On May 20, Representative Greg Walden, (R-OR), Chairman of the House Energy and Commerce Committee (and a former broadcaster), led a hearing on modernizing America’s emergency alert system.

“As we move forward, we want to make sure that our first responder community, and the citizens they serve and protect, have access to the latest technologies. And, we want to make sure that it is an evolving force, not something that is simply locked in place,” said Walden.

Broadcasters made their case for the importance of advanced emergency alerts via the new next gen ATSC 3.0 standard and the necessity for the FCC to approve NAB’s request, along with noncommercial broadcasters and tech companies, to roll out the new standard on a voluntary basis.

Sam Matheny, Chief Technology Officer for the National Association of Broadcasters told lawmakers: “All NAB members, the thousands of free, local radio and television broadcasters in your hometowns, take seriously their role as the most trusted source of news and emergency updates. Whether it’s preparing listeners and viewers for the coming storm, directing them to needed supplies and shelter during the disaster, or helping towns and cities rebuild in the aftermath, local stations are part of the communities they serve. And, local radio and TV stations are sometimes the only available communication mediums in an emergency when cell phones and wireless networks fail. In fact, a new poll was released by Morning Consult, reaffirming that broadcasters are the number one medium that the American People turn to in times of emergency, by a factor of nearly four to one.”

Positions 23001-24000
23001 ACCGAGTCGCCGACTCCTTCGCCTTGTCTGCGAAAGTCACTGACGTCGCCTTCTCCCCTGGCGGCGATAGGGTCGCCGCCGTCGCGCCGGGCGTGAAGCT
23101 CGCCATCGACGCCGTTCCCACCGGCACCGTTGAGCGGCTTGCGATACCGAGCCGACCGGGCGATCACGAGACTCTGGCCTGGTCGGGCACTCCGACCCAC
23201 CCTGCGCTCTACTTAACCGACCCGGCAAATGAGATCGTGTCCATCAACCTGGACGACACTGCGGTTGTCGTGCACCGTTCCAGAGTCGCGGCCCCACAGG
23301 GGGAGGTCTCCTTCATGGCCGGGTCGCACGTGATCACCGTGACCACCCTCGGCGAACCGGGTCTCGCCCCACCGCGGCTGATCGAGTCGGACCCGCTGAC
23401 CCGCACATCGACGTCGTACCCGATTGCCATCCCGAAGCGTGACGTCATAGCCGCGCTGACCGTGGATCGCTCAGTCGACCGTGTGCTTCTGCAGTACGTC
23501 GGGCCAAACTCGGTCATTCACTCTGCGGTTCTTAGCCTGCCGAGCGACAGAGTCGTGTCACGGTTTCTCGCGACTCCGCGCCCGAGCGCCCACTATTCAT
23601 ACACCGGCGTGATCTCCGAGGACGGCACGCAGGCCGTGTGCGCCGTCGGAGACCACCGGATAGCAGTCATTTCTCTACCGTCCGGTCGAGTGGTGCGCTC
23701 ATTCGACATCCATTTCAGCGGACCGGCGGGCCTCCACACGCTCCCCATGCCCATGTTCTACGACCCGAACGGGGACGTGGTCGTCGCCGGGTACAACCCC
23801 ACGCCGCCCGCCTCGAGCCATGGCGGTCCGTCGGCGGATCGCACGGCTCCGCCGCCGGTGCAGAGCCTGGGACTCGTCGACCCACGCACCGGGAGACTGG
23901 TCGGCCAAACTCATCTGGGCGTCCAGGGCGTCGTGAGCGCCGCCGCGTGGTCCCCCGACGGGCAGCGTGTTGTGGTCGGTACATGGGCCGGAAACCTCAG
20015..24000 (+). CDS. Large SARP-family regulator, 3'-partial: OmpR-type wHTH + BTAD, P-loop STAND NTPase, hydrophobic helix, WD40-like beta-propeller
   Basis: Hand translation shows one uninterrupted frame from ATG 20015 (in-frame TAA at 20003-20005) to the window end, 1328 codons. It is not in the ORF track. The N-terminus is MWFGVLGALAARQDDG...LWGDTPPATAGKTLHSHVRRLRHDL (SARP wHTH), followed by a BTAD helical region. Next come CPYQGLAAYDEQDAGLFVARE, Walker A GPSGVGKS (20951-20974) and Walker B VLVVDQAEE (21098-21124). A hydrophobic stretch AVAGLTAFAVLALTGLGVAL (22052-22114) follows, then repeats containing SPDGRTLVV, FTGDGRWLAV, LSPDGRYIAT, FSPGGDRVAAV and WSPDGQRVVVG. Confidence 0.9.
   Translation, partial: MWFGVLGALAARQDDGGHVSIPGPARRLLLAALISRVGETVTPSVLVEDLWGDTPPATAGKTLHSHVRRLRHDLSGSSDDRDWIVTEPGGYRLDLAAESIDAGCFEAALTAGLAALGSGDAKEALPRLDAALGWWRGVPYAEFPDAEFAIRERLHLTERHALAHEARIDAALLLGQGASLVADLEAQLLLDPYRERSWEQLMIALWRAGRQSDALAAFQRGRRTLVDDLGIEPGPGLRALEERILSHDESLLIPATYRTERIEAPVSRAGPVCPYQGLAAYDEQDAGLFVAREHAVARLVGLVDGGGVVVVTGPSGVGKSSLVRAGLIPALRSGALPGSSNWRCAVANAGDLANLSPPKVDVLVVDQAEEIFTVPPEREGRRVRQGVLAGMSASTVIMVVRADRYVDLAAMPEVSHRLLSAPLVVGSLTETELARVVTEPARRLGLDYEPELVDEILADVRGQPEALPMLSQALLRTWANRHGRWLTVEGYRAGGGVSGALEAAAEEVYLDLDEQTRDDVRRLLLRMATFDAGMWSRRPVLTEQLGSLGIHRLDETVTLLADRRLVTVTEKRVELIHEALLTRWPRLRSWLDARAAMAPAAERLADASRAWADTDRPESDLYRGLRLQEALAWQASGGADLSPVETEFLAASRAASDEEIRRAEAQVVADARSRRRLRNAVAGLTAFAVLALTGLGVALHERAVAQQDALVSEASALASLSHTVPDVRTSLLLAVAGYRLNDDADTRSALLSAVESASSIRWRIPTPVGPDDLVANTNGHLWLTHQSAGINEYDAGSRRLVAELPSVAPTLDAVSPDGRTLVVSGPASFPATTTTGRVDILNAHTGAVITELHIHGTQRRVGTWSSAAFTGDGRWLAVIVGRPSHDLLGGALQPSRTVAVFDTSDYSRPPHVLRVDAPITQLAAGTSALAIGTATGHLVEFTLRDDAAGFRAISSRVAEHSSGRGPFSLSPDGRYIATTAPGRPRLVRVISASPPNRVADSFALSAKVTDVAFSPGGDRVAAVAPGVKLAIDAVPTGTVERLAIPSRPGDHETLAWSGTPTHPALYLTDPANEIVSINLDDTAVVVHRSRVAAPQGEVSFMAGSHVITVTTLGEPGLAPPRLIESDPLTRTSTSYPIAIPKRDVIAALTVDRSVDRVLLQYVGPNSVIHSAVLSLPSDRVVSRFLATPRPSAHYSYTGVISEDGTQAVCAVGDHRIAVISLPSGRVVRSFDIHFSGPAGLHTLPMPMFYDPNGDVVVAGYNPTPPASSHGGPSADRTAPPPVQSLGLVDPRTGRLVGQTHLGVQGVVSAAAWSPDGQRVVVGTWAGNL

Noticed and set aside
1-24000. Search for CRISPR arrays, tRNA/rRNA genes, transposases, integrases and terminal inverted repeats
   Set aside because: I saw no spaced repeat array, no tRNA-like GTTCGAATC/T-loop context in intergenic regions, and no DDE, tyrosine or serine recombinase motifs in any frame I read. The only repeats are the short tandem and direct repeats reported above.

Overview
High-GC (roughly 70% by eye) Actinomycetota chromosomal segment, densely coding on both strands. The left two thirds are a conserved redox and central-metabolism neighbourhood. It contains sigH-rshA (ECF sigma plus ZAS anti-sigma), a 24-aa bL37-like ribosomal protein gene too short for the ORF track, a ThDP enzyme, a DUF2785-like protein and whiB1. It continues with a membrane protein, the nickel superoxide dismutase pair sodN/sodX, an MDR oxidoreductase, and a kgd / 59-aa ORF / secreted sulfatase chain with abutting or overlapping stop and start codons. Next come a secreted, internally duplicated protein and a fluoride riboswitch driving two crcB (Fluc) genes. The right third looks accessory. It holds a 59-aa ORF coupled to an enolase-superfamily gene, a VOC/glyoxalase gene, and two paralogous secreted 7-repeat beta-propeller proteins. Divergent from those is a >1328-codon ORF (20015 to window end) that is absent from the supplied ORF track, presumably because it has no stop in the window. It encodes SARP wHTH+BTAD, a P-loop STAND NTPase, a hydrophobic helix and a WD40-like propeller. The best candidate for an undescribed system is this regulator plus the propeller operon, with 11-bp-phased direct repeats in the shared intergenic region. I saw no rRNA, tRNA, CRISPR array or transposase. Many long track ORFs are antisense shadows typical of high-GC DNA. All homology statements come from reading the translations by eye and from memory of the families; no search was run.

“This unique combination of trust and reliability is why, in addition to our ongoing, comprehensive news coverage of emergencies, broadcasters form the backbone of the Emergency Alert System (EAS). EAS connects over-the-air broadcast radio, television and cable systems to communicate critical safety information to the public during sudden, unpredictable or unforeseen events. These capabilities can be enhanced by a station’s voluntary upgrade to Next Gen TV, which will enable significant life-saving advances in emergency communications. One need look no further than the recent and tragic fire in Gatlinburg, Tennessee, or the destruction caused by Hurricane Sandy to appreciate the vital role of a reliable communications infrastructure during a time of crisis. ”


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